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popping birfield advice

Discussion in '80-Series Tech' started by semlin, Dec 16, 2003.

  1. semlin

    semlin discouraged user

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    Sigh, :mad:

    So after the repack I am getting a steadily worse clunking out of my DS birf (the one that previous grenaded and was rebuilt in feb). Before the repack it had popped once or twice on tight left turns. Up until this weekend it was starting to pop more consistently on tight left turns under full thottle. This weekend made the mistake of trying a tight turn in 4-lo on pavement. Since then, it is popping much more on left turns and some rights and seems to be getting worse. I am going to pull and replace shortly while I can still reuse some of my gaskets.

    Anyway, as past posts will attest there is not much left in the #6 fund these days! I have figured out a few options and would be interested to hear what people thought

    1. pull it and get it rebuilt a second time locally for $75CDN (3 year warranty) or get the guy who rebuilt it the first time to rebuild for free (and face this again in 6 months?).

    2. local CV shop says they can machine an ABS sensor slot into the available non abs aftermarket birfield that is $125 here. Total cost about $200 and they would warranty it for 3 years . I could then smurfield it for another $50.

    3. buy the "japanese" aftermarket birf from Manafre for about $300 CDN inc shipping then get it smurfielded before installing for another $50

    4. buy a used OEM birfield for $300, rebuild it for $75 (3yr warranty) and smurfield it for $50.

    5. Buy a newfield for $450 CDN

    6. buy OEM for $750 CDN

    Anyway, I don't much like any of these choices much and would wlecome comments or other options? Can anyone comment on the quality of the Manafre birf? Can you rebuild a birf twice? I am thinking my old one is better as a trail spare and I would rather just pop a new one in.
     
  2. Hltoppr

    Hltoppr

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    My vote: OEM from CDan...and maybe grease the wheels with some LaBatts (or whatever that Canadian beer is...). :D

    -H-
     
  3. Junk

    Junk

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    I would get it rebuilt and keep it for a trail only spare.

    Get a new OEM birf from Cdan or elsewhere.

    I would not throw down that much cash for a used birf - you have no idea what you are getting.
     
  4. cruiserdan

    cruiserdan SupportingVendor Emeritus Moderator

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    Simon,

    I'll sharpen my pencil as pointy as I can for you. I really think you should get an OEM new.


    D-
     
  5. CruisinGA

    CruisinGA

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    From what I've heard, Smurfed birfs are not good for full time 4wd's. Fast wear apparently.
     
  6. Landpimp

    Landpimp

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  7. Big_Moose

    Big_Moose

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    Generally the most birfields cannot be rebuilt do to the wear on the ball bearing channels in the stub axle bell. Depending upon the wear, you could put new balls / cage / inner race [if available new], which would take up some of slop / clearance / wear. This method doesn't reduce the stress / fatigue of the stub axle bell.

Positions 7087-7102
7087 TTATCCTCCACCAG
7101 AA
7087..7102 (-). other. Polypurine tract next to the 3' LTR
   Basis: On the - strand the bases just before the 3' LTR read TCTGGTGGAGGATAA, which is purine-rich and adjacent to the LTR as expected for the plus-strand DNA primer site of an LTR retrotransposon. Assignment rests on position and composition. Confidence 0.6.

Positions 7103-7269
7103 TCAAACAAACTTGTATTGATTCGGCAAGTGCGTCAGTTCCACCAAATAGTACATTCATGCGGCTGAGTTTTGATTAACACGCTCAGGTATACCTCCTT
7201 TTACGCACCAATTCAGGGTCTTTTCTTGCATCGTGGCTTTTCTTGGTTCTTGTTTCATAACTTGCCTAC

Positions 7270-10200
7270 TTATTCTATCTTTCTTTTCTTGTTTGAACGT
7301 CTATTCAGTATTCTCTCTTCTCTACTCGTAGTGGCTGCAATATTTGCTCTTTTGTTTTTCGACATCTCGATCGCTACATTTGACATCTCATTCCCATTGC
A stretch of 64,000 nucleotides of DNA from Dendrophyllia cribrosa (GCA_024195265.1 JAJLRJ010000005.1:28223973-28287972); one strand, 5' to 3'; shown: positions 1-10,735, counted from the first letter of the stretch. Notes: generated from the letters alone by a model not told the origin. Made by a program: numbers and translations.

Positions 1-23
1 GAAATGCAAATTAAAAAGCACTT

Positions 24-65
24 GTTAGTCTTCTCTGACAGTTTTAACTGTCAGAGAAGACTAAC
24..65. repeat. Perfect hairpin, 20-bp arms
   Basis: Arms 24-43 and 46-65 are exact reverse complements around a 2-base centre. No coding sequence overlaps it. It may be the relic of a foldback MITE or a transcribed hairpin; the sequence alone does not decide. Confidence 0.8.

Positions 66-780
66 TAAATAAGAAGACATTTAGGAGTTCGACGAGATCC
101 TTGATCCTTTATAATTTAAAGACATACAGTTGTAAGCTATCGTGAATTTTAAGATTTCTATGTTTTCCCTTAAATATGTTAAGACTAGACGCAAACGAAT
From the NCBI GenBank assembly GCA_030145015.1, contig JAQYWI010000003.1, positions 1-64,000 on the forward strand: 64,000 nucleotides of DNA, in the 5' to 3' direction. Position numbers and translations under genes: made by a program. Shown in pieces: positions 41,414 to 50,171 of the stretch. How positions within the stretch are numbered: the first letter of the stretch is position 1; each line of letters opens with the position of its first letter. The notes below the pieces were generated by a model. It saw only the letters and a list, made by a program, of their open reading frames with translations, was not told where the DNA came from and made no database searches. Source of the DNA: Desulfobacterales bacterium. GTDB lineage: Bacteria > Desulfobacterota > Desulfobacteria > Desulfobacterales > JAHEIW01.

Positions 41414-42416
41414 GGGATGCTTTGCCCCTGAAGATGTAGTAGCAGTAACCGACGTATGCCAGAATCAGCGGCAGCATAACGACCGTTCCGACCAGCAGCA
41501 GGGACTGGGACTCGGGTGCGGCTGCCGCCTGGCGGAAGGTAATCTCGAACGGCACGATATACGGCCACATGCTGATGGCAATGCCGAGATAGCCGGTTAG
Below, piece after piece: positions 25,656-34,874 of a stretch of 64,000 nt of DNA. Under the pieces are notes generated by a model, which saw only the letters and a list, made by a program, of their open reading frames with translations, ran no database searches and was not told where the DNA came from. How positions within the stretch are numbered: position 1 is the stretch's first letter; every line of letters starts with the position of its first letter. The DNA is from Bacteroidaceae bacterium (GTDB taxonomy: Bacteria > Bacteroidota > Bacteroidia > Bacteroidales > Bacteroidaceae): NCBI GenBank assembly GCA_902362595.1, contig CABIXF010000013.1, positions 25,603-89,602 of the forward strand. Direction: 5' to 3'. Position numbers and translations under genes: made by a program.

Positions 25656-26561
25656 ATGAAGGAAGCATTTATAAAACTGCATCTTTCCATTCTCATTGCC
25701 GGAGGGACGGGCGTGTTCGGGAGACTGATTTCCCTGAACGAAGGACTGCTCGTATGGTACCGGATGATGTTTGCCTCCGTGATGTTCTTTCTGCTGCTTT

Tough choice and if cash flow is tight, I might lean towards the used OEM birfield and get it smurfed and get good performance for a decent price.

    The best possible option & of course the most expensive is the OEM birfield from CDan, and then send it over to Bobby Long, and have him treat the birfield.

    Joe
     
  8. sleeoffroad

    sleeoffroad Supporting Vendor

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    [quote author=Landpimp link=board=2;threadid=8856;start=msg77180#msg77180 date=1071720984]
    Might be a Longfield for the 80 coming out soon, next month?

    http://www.pirate4x4.com/forum/showthread.php?s=&threadid=199819&pagenumber=4

    John H
    [/quote]

    I have been running them in the ShortBus since July. Send Bobby two new oem birfields and he treated them for me.

    I think one of the big reason we were breaking so many is that we were using old clickers for trail spares.

    We are also working on getting new units made by the same people as Toyota. Have two in stock now. Haven't tested them yet snce the Longfields has not broken yet.
     
  9. Klunky Chris

    Klunky Chris

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    rememebr that smurfs/longs/news all use the heat treating to effectively *soften* the metal (reduce rockwell hardness)

    This works great for overall strength because the steel is less brittle, but it also wears faster.

    how long a treated birf will last in a daily driver full time 4WD is the real issue. No-one can really even give an estimate. (that I've heard yet) 3/4 as long as an OEM hardness? 1/2? 1/4? 1/8? Who knows? ???
    I bought new OEM and left it OEM. The reason mine broke is from lack of mainenance from the PO (as you can tell from the rusty scrap in my avatar)
    I figured if an OEM lasted 165k miles with little to no maintenance, that was the way to go for me.
    I have heard less than favorable remarks made about the Newfields. Quality of steel isn't as good maybe?

    HTH!
     
  10. semlin

    semlin discouraged user

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    thanks for the comments guys. I agree that oem new is best, but I just can't blow that cost by my better half right now. I am looking at a used oem smurfed with some kind assistance from someone on this board. Travis will inspect the birf's condition when he has it apart. I guess I'll be a guinea pig on how long a treated birf lasts in an 80 daily driver.